The cash turnover in the economy involves certain costs. They result from the need to secure both the interests of the parties in the transaction and of the operation itself. These costs may be considered in terms of macroeconomics, from the point of view of economy as a whole, as well as in terms of microeconomics – from the perspective of particular parties in the payment transaction.
In the case of cash turnover, ensuring liquidity in the economy requires a particular care about a proper amount of means of payments whose print and transport across the country determine incurring relevant expenditure. Cash money is often withdrawn from the circulation by households and enterprises so as to return onto the market at a more convenient moment for them.
The rapid, unexpected changes in the amount of accessible money which arise in this way, make it difficult for the banks to control its value. This, in turn, brings uncontrollable fluctuations of inflation and exchange rates. Such a situation might encourage speculators to influence the monetary market in a deliberate and unfavorable way. The difficulty in determining the optimal size of money issuance by the central bank in relation to the rate of its trade for ensuring payment liquidity in economy was broadly discussed by such economists as M. Friedman i J.M. Keynes..
The costs incurred by the parties in the cash transaction result from the necessity of holding banknotes and coins of proper value, which in case of big amounts arises certain difficulty. With small amounts, to raise a certain amount of money does not constitute a problem, while with bigger transactions some earlier actions have to be taken which involves raising cash. Here appears an alternative cost, namely the time of the payer, and quite often also extra costs which include:
- the duty to advise the bank of withdrawals which are in excess of the determined earlier limit, low as a rule,
- the risk connected with holding and transporting cash
- the necessity to secure the received cash which often involves visiting the bank and making a payment into the account (it may involve paying commission the bank charges for such a remittance),
- cash money is not durable and is often susceptible to damage (hence more and more countries launch into circulation polymer money which is more expensive in production but more durable and more difficult to be counterfeited. In Europe such banknotes function in Romania and Switzerland, while the UK is considering its introduction)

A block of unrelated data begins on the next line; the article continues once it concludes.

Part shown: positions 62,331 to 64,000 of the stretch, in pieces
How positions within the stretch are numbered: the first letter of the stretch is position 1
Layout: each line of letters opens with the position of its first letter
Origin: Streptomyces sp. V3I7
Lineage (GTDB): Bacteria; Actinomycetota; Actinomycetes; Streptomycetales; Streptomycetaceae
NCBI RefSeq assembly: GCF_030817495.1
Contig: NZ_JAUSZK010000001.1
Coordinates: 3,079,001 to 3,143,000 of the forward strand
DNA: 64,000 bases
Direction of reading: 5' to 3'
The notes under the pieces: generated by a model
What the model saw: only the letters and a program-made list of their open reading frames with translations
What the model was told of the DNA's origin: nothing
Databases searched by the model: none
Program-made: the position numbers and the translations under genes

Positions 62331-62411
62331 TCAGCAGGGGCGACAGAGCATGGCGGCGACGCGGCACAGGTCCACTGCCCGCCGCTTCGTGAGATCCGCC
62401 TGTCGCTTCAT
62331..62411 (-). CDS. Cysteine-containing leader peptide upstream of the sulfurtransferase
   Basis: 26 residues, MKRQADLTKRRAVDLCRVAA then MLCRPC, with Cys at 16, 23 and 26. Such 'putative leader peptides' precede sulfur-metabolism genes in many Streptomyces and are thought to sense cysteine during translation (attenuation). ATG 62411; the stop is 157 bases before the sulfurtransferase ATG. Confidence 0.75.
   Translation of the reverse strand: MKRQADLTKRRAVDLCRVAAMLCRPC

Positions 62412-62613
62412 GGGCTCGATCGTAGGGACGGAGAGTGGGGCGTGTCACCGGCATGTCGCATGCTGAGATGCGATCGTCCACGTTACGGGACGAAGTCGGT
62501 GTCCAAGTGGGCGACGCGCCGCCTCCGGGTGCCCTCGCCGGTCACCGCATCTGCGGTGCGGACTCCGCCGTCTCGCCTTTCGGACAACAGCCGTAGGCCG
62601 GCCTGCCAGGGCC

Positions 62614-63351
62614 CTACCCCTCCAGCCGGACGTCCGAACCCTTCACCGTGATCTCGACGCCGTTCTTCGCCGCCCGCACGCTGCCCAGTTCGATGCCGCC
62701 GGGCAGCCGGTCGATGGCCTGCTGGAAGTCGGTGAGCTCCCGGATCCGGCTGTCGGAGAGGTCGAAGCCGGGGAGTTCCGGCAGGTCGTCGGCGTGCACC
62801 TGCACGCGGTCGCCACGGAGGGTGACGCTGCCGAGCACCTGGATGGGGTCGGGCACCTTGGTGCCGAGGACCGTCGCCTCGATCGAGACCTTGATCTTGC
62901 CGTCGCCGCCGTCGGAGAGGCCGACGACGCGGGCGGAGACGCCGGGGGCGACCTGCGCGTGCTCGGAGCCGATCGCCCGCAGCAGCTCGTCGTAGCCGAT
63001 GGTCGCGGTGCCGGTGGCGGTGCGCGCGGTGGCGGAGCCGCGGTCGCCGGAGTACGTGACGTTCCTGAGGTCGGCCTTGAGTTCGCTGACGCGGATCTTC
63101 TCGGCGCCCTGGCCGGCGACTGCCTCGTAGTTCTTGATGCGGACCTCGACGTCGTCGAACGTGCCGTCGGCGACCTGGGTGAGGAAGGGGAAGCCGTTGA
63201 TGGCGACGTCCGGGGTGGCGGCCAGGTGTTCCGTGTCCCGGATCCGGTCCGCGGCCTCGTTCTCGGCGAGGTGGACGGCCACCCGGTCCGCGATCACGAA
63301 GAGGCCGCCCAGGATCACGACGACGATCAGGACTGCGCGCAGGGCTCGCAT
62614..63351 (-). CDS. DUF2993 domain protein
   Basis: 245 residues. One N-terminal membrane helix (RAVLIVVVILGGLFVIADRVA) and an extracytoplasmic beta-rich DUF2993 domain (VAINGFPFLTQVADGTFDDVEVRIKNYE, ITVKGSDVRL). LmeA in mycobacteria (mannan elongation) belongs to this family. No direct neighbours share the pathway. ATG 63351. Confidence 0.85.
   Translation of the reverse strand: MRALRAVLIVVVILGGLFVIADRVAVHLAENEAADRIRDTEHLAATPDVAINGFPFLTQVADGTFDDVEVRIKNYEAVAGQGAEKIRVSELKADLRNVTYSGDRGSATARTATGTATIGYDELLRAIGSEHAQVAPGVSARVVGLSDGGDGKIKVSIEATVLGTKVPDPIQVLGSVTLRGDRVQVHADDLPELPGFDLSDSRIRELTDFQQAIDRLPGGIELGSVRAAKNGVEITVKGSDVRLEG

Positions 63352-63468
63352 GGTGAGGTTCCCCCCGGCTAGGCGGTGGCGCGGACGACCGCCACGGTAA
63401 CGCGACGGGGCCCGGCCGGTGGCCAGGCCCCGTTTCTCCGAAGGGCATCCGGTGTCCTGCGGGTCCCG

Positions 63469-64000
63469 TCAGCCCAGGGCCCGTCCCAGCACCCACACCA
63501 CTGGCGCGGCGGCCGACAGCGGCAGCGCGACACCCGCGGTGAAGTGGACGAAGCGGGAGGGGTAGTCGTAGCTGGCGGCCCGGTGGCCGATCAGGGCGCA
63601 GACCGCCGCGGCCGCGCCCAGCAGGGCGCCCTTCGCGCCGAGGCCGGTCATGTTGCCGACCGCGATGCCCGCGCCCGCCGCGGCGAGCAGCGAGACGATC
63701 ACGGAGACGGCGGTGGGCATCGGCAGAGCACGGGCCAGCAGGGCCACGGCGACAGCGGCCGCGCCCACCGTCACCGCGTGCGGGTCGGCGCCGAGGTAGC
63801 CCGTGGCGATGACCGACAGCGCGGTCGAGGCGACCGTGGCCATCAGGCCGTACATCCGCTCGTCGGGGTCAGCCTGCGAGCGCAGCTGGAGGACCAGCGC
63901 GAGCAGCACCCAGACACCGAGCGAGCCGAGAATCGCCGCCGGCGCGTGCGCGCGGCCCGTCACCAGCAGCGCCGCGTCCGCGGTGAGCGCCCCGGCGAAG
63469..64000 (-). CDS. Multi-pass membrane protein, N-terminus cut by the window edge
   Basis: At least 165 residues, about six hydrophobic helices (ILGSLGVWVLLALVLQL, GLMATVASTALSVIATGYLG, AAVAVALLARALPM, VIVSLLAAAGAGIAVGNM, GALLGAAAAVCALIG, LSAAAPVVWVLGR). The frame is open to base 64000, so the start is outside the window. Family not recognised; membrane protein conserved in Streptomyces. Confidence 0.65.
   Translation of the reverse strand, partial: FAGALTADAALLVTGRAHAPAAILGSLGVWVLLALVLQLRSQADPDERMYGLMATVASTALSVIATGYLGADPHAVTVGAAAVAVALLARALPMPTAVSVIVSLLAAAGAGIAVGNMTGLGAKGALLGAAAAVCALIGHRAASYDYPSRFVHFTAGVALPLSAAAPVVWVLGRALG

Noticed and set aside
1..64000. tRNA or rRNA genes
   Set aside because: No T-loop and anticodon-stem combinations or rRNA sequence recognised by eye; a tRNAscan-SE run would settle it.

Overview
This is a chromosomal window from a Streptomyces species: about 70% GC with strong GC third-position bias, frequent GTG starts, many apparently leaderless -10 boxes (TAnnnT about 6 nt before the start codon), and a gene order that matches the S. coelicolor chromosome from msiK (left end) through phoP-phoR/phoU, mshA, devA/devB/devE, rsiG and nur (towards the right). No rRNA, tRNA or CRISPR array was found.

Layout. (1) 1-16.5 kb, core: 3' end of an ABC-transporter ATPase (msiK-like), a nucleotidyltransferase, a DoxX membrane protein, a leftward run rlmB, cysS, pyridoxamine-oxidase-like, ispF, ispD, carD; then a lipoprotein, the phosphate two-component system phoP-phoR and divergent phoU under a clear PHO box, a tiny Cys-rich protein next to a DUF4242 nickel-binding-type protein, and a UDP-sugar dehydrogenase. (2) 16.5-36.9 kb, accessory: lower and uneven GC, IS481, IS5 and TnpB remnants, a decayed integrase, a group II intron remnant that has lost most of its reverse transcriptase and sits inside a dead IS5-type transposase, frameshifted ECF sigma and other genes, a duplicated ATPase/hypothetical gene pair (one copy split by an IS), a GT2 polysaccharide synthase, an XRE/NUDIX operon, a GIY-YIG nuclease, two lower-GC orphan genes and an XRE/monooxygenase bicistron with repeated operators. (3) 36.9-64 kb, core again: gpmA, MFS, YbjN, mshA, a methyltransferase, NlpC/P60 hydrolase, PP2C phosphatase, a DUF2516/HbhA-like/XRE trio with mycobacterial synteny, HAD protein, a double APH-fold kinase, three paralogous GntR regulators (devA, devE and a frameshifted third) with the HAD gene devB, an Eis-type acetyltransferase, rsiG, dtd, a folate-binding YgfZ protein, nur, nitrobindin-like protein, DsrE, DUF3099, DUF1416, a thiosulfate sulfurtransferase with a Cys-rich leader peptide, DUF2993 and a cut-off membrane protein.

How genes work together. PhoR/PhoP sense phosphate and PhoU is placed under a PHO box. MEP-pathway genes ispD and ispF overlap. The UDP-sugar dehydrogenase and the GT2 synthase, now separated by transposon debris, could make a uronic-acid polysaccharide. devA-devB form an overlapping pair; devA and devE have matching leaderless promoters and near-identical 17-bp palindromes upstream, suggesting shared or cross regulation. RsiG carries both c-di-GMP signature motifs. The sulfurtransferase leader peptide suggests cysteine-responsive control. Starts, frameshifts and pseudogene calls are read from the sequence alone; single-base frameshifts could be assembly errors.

- while accepting banknotes and coins one risks receiving counterfeits.
With the technological advances money issuers and participants of financial transactions seek to reduce costs of issuance, holding money and a transaction itself. Hence, there is a desire, first of all on the part of banks and public authorities, to increase the volume of cashless transactions, and transactions with electronic money in particular .
All the more so, because the fact of recording cashless transactions helps eliminate shadow economy. However, private persons are more conservative about money in a form of cash, because paper payment instruments rather than payment online give them a deeper sense of privacy. Cashless transactions can be performed by cheques, clearings in a form of a transfer or pay order and with the use of electronic money. Then cash and electronic money offer to the parties to transaction instant clearings, while clearing by cashless money are usually delayed and the time of their realization is dependent on the effectiveness of the payment system.  Therefore in modern economies one can observed the growth in popularity of cashless money and the shorter existence of cash outside the banking system , though the share of cash in transactions is still high. It is estimated that 80% of direct transactions in the European Union are performed by cash.  In the most pro-cash Scandinavian countries it remains at the level of 50%.
2. A credit card as an electronic payment instrument
In 2002 Poland, through adopting a law on electronic payment instruments, implemented the provisions of the Directive 2000/46/WE on running activities by institution of electronic money. According to law an electronic payment instrument (eip) is every payment instrumen , including the access to funds at the distance, allowing the holder to perform operations via data storage media or electronic identification of the holder necessary to perform a transaction, a payment card or an instrument of electronic money in particular.